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Warm Up 10/29. What is the difference between a mixture and a compound?. Lesson : Intro to Chemical Bonding. Chemical Bond – an attractive force between atoms that is strong enough to enable the group to act as a unit. What makes atoms bond? Why do they “want” to bond?. Dating Game.

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slide1

Warm Up 10/29

What is the difference between a mixture and a compound?

slide3

Chemical Bond – an attractive force between atoms that is strong enough to enable the group to act as a unit.

slide5

Dating Game

What do you look for in a soul mate?

slide7

Sodium

Chlorine

slide8

Octet rule – atoms tend to react and bond so that they have an outer energy level filled with electrons.

  • They can do this by gaining or losing electrons.
  • Most atoms will have 8 valence electrons after they bond.
  • Some will have 2 valence electrons, like hydrogen, helium, lithium, berrylium and boron.
slide9

Oxygen shares an electron pair with two hydrogen atoms, so that all of them fulfill the octet rule.

slide10

Warm Up 10/30

What electric charge does an atom have if it gains an electron?

What if it loses an electron?

slide11

Lesson: Ionic Bonding

Sodium chloride

slide12

Ionic Bond – electrons are transfered, then the ions attract each other.

General Rules:

1) 1 Metal + 1 Non-metal

2) Elements on left lose electrons (+), elements on right gain electrons (-).

slide14

Magnesium Oxide:

Magnesium

Oxygen

-2

+2

slide15

.

.

-1

+ 2

-1

slide16

Practice – Left side!

  • Directions: Write the formula units for the following ionic compounds:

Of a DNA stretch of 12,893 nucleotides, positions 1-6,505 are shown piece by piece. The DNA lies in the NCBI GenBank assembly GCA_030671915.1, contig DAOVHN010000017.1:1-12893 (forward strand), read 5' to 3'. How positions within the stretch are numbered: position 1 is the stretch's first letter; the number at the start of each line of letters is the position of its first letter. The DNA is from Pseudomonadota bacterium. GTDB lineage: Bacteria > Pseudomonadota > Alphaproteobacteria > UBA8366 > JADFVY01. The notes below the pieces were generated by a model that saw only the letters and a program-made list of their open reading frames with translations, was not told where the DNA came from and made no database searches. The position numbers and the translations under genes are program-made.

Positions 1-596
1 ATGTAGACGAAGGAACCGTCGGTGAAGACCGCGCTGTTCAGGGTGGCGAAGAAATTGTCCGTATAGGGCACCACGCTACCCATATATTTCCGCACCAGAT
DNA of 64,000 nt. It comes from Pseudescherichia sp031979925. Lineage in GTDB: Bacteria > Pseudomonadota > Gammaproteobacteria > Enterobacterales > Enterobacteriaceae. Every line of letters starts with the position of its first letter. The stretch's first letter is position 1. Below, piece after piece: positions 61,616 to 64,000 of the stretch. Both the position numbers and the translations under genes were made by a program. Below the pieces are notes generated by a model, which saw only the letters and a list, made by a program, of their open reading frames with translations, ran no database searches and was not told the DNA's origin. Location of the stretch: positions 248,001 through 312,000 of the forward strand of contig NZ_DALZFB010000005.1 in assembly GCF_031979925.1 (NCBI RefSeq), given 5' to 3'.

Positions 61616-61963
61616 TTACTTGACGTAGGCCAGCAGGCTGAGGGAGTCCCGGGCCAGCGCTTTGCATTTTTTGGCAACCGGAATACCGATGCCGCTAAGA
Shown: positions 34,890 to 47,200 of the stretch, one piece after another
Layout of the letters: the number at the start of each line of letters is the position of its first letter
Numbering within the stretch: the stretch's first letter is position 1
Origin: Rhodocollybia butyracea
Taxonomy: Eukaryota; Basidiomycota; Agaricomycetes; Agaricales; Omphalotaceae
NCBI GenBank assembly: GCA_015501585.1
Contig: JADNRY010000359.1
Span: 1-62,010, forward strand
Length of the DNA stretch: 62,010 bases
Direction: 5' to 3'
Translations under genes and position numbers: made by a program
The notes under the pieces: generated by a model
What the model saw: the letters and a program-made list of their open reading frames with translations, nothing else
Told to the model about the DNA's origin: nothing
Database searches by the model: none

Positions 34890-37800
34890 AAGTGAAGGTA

• Sodium & oxygen
  • Barium & fluorine
  • Rubidium & iodine
  • Calcium & sulfate (poly)
  • Potassium & sulfite (poly)
  • Aluminum & oxygen
slide18

Polyatomic Ions

  • Ions made of more than one atom (molecules that are ions)
  • All are anions, except ammonium
  • Have special names
  • Sulfate
  • Hydroxide
  • Phosphate
slide19

Warm Up 10/31

Give an example of a homogeneous mixture and a heterogeneous mixture.

slide20

Warm Up 11/1

If you had two liquids that formed a homogeneous mixture, what method could you use to separate them?

slide22

How to Name:

  • 1. Cation’s name remains unchanged
  • Change the end of the anion’s name to “ide”
  • (polyatomic ion names stay the same)
  • NaCl =
  • K O =
  • Al (CO ) =

Sodium chloride

Potassium oxide

2

Aluminum carbonate

2

3

3

slide23

Problem: Some elements have more than one form of cation!

Examples:

Fe and Fe

We call them Iron (II) and Iron (III)

Cu and Cu

Call them Copper (I) and Copper (II)

2+

3+

+

2+

slide24

Metals with Double Cations:

  • Ti Ti
  • Cr Cr
  • Fe Fe
  • Cu Cu
  • Au Au
  • SnSn
  • PbPb

+2

+3

+2

+3

+2

+3

+

+2

+

+3

+2

+4

+2

+4

slide25

Use Reverse Swap & Drop!

CuCl =

Is it Copper (I) or Copper (II)?

Fe O =

Is it Iron (II) or Iron (III)?

2

2

3

slide27

Practice: Left Side!

Directions: Write the names of the following ionic compounds.

  • MgO
  • KBr
  • Na O
  • FeCl
  • CuBr

2

3

2

slide28

Warm Up 11/12